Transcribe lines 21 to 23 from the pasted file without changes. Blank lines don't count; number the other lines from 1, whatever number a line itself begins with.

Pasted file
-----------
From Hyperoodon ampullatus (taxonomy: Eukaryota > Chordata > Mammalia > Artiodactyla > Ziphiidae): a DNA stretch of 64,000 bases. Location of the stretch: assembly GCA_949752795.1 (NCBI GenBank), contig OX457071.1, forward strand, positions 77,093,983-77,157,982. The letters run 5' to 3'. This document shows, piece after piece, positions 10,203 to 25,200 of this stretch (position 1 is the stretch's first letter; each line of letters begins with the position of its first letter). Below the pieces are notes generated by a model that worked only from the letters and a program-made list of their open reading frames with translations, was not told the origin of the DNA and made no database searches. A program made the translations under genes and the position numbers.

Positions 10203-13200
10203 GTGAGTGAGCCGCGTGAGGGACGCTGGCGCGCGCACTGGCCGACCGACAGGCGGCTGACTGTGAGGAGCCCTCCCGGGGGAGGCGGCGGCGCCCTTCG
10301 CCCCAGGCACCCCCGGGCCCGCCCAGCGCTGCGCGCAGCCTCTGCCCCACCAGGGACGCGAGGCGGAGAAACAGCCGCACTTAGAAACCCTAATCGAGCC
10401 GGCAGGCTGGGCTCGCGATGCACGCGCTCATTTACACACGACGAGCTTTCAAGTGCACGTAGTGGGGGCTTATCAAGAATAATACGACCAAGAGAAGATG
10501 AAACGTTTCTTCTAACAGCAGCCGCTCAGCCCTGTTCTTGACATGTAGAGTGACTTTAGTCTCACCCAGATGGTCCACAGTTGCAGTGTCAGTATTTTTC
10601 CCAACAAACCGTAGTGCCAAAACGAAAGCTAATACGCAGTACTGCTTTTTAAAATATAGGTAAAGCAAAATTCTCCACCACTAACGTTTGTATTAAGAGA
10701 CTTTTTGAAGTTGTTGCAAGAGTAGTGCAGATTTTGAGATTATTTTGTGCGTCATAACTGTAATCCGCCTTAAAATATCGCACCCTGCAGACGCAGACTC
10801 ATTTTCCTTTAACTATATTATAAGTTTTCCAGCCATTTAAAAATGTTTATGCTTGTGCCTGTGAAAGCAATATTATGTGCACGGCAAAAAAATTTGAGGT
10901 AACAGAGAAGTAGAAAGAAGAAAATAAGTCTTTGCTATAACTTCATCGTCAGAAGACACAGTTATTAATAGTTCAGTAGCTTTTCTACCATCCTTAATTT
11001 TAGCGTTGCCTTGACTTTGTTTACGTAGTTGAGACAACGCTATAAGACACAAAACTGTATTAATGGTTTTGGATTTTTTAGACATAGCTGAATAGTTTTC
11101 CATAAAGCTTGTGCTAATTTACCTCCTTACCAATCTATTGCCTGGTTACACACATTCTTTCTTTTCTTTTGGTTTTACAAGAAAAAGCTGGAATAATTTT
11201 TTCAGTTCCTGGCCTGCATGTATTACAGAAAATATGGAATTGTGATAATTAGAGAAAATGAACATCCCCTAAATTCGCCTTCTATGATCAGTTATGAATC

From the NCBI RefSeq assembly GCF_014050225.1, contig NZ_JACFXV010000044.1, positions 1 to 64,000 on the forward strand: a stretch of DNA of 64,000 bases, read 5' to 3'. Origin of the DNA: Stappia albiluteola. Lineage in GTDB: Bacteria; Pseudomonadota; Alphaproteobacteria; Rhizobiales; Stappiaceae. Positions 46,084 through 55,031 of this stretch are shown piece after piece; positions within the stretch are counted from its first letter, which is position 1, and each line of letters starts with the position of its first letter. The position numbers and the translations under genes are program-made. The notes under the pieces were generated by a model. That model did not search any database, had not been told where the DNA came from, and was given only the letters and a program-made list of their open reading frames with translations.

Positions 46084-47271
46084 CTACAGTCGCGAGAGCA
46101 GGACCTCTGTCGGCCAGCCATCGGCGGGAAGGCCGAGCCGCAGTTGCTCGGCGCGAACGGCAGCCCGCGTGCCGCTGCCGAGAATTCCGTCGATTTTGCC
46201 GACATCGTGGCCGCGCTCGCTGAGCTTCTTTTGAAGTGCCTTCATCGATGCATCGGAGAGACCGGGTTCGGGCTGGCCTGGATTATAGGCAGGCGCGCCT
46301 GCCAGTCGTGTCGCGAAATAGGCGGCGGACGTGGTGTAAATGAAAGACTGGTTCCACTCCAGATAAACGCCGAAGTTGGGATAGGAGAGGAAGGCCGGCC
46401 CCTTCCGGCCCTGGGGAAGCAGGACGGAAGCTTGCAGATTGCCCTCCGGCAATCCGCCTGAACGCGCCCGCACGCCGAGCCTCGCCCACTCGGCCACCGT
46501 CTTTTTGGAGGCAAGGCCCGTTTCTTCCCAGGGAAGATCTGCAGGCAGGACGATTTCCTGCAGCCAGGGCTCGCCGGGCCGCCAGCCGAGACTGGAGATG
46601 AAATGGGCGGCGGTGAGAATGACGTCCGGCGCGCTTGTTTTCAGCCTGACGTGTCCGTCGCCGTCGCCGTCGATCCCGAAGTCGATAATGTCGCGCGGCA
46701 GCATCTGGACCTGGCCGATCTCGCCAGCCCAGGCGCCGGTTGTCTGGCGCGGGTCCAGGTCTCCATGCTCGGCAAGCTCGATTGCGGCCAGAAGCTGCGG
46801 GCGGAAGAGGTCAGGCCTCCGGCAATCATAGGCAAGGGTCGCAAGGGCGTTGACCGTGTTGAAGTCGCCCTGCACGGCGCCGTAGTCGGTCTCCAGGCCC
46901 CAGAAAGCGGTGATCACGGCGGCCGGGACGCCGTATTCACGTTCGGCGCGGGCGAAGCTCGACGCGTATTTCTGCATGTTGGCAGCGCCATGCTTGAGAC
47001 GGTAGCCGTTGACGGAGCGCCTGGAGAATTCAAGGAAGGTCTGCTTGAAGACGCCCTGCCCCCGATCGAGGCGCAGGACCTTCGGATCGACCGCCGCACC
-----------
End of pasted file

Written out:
46501 CTTTTTGGAGGCAAGGCCCGTTTCTTCCCAGGGAAGATCTGCAGGCAGGACGATTTCCTGCAGCCAGGGCTCGCCGGGCCGCCAGCCGAGACTGGAGATG
46601 AAATGGGCGGCGGTGAGAATGACGTCCGGCGCGCTTGTTTTCAGCCTGACGTGTCCGTCGCCGTCGCCGTCGATCCCGAAGTCGATAATGTCGCGCGGCA
46701 GCATCTGGACCTGGCCGATCTCGCCAGCCCAGGCGCCGGTTGTCTGGCGCGGGTCCAGGTCTCCATGCTCGGCAAGCTCGATTGCGGCCAGAAGCTGCGG